If trusted upgrade manager 80 determines that the request came from a platform with a valid TPM and with an approved Config2, trusted upgrade manager 80 may return an approval message to processing system 20, as shown at block 222. For instance, the approval message may include instructions for TPM 44 to move Root User Key 130 to be a child of New Configuration Key 122 instead of Configuration Key 120. In response to receiving the approval, processing system 20 may migrate Root User Key 130 accordingly, as shown at block 224. Accordingly, the wavy arrow 132 in
Once TPM key structure 60 has been modified in this manner, application 56 can then load Root User Key 130 using New Configuration Key 122 when processing system is in the new configuration (as reflected by Config2). Similarly, the rest of the user key hierarchy (e.g., Signing Key A 140, Storage Key A 142, Storage Key B 150, etc.) can also be accessed from the new configuration. Consequently, processing system 20 may use any of those dependent keys, as indicated at block 226. Furthermore, processing system 20 need not create any new keys, other than New Configuration Key 122, to support use of the dependent keys in the new configuration of processing system 20.
However, if trusted upgrade manager 80 is not satisfied with the credential received from processing system 20, trusted upgrade manager 80 may return a message denying the migrate request, as shown at block 230. Consequently, TPM 44 may prevent application 56 from accessing any keys in upgradeable key structure 60.
Thus, if application 56 is a TPM-enabled media player application for example, that application may create a first set of keys that it uses to encrypt a second set of keys, and the second set of keys may be used to encrypt and/or decrypt music files purchased from a music store. For discussion purposes, the music store may be referred to as Acme. Acme, for example, may have a song “S1” that is encrypted with the key “Sk1.” This encryption process may be represented by the function “Encrypt(Sk1, S1).” The result of the encryption process (i.e., the encrypted song) may be represented by the term “S1-enc.” When someone at processing system 20 buys S1, processing system 20 may actually receive S1-enc and Sk1. S1-enc may be stored in mass storage 36, but application 56 should keep Sk1 protected so that unauthorized applications cannot access it. Other keys (e.g., Sk2, Sk3, etc.) may be used to create other encrypted song files (e.g., S2-enc, S3-end, etc.).
In order to protect Sk1, Sk2, . . . Skn, application 56 encrypts each of those keys with a Storage Key (e.g., Storage Key A 142), so that the only software which can decrypt the Sk's is a good version of application 56 running on good underlying software (where “good” means that the measurements of application 56 and the underlying software match the predetermined measurements of processing system with approved versions of application 56 and the underlying software). For instance, application 56 may create Configuration Key 120 with PCR bindings equal to an approved version of application 56 running on an approved version of OS 54. Consequently, other applications on processing system 20 cannot access the Sk's to decrypt the encrypted songs.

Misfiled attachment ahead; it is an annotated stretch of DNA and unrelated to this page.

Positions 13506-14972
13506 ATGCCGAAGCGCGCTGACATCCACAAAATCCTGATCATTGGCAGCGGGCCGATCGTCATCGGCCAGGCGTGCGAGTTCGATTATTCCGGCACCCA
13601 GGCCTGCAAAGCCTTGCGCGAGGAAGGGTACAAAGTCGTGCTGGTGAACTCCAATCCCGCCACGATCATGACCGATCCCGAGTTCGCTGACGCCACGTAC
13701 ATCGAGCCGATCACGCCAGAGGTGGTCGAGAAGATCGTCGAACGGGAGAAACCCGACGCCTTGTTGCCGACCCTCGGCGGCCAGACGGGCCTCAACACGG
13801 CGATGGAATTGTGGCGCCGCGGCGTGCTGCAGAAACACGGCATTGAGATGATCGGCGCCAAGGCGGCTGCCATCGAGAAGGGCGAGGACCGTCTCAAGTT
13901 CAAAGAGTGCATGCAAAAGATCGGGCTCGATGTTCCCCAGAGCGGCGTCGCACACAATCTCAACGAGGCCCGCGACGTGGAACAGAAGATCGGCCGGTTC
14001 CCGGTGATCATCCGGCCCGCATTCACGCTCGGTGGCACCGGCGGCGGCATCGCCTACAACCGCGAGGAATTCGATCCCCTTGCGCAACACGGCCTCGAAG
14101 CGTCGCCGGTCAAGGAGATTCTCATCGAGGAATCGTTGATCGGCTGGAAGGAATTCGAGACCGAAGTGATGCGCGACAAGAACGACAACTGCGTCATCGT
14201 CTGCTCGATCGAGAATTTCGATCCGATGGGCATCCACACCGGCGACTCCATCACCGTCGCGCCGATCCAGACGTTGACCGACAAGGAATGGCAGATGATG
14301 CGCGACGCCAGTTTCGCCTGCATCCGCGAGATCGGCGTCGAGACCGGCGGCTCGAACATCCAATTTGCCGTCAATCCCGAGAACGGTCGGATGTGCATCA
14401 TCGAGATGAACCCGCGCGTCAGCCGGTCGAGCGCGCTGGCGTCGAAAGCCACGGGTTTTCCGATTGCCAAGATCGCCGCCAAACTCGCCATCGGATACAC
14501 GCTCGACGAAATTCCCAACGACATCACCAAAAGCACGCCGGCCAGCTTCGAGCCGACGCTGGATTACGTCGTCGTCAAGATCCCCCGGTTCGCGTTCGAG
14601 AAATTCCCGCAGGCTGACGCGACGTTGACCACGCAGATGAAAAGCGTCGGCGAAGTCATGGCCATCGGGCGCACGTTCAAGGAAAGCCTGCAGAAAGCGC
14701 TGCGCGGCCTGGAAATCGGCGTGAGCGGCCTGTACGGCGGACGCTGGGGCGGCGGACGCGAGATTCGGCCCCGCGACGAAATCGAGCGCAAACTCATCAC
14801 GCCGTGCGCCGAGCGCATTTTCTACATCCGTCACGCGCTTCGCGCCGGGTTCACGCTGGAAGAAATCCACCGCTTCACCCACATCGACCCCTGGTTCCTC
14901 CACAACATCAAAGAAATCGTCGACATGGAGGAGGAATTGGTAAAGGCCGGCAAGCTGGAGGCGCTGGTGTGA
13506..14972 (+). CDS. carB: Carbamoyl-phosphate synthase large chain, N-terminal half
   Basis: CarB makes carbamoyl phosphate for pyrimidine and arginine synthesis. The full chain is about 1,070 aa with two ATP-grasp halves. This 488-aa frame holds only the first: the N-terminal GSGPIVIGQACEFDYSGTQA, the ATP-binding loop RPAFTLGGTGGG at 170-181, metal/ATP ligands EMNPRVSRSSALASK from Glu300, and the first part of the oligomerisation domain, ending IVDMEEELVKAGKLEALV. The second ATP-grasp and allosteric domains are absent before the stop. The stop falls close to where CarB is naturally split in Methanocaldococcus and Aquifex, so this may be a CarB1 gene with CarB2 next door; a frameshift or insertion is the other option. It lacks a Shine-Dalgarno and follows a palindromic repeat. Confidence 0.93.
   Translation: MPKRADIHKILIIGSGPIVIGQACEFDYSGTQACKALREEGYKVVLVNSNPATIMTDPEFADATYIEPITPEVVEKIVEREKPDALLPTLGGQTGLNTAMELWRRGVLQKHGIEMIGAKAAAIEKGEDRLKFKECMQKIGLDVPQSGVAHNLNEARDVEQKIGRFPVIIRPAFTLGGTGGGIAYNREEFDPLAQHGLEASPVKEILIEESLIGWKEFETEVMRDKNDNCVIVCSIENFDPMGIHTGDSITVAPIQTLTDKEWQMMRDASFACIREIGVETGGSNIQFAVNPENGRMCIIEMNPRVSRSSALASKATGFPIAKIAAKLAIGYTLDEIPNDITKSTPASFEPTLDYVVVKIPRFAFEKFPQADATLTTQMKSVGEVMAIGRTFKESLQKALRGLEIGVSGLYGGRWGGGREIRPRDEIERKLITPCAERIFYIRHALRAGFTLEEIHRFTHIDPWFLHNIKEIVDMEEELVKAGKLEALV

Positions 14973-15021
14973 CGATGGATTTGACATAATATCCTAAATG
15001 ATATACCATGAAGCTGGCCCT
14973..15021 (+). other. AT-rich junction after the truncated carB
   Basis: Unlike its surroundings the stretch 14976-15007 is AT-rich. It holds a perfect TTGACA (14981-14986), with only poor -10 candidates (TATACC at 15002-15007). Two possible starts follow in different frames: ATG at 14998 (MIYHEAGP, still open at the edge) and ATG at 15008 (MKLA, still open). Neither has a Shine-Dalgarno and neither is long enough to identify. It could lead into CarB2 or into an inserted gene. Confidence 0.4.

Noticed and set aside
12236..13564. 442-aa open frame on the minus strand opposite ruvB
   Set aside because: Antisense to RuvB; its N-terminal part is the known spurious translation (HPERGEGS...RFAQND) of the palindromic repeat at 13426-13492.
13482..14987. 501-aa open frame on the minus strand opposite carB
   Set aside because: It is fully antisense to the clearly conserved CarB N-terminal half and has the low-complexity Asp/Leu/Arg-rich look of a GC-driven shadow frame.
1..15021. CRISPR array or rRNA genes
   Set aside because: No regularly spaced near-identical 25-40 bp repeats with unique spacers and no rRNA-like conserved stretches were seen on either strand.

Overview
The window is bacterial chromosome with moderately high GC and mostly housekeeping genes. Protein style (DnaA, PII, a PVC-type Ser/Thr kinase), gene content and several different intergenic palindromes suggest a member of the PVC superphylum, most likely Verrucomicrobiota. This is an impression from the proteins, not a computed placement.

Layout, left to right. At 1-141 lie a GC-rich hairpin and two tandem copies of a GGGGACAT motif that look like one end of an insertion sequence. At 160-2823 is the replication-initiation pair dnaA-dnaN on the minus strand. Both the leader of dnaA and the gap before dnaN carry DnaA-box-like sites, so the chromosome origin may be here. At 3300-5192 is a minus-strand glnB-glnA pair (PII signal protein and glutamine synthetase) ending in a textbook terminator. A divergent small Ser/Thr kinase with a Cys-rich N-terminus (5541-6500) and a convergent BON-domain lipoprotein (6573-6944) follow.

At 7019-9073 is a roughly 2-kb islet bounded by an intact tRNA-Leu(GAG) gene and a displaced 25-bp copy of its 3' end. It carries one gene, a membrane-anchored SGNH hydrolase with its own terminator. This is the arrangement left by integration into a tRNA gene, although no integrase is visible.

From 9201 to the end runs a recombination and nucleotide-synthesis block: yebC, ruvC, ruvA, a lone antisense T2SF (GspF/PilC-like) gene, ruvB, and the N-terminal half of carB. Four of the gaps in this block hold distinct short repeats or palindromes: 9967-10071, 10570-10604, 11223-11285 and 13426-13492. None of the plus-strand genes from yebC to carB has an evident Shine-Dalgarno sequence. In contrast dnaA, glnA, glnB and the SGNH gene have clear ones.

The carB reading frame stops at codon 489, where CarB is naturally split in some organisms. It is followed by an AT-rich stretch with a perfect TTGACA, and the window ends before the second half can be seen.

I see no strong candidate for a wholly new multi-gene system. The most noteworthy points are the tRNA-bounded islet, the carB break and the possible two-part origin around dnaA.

In addition, application 56 may create Root User Key 130, and may set the migration authority on that key to be equal to Acme. Thus Acme, which sells the encrypted songs, may also be selected as the entity to determine whether or not to allow Root User Key 130 to be migrated to a new configuration. This means that Acme will be responsible for approving migration of Root User Key 130 to a new parent key. Under Root User Key 130, application 56 creates Storage Key A 142 and encrypts all the Sk's with Storage Key A 142.
Furthermore, a key migration process such as the one described above can be used to allow application 56 to access the Sk's, even after application 56 has been upgraded to a newer version. As indicated above, before allowing such a migration, the trusted upgrade authority may verify that Config2 includes only approved system software and an approved version of application 56. Accordingly, when a new version of application 56 is installed, it creates New Configuration Key 122 with bindings to the current system software and the new version of application 56. Acme, and only Acme, can approve the migration of Root User Key 130 from Configuration Key 120 (which is locked to the old version of application 56) to New Configuration Key 122 (which is locked to the new version of application 56). Therefore, it is difficult or impossible for an unauthorized application to access the Sk's.
Other types of programs may use similar techniques to migrate TPM keys to provide key structures that allow access in new configurations. For instance, an OS may create a Configuration Key and a Root User Key, and then create a system service to allow applications to request their own keys. When the OS needs to get patched, the OS vendor, as the upgrade authority, approves the move of the Root User Key from the Configuration Key (locked to the original version of the OS) to the New Configuration Key (locked to the new version of the OS).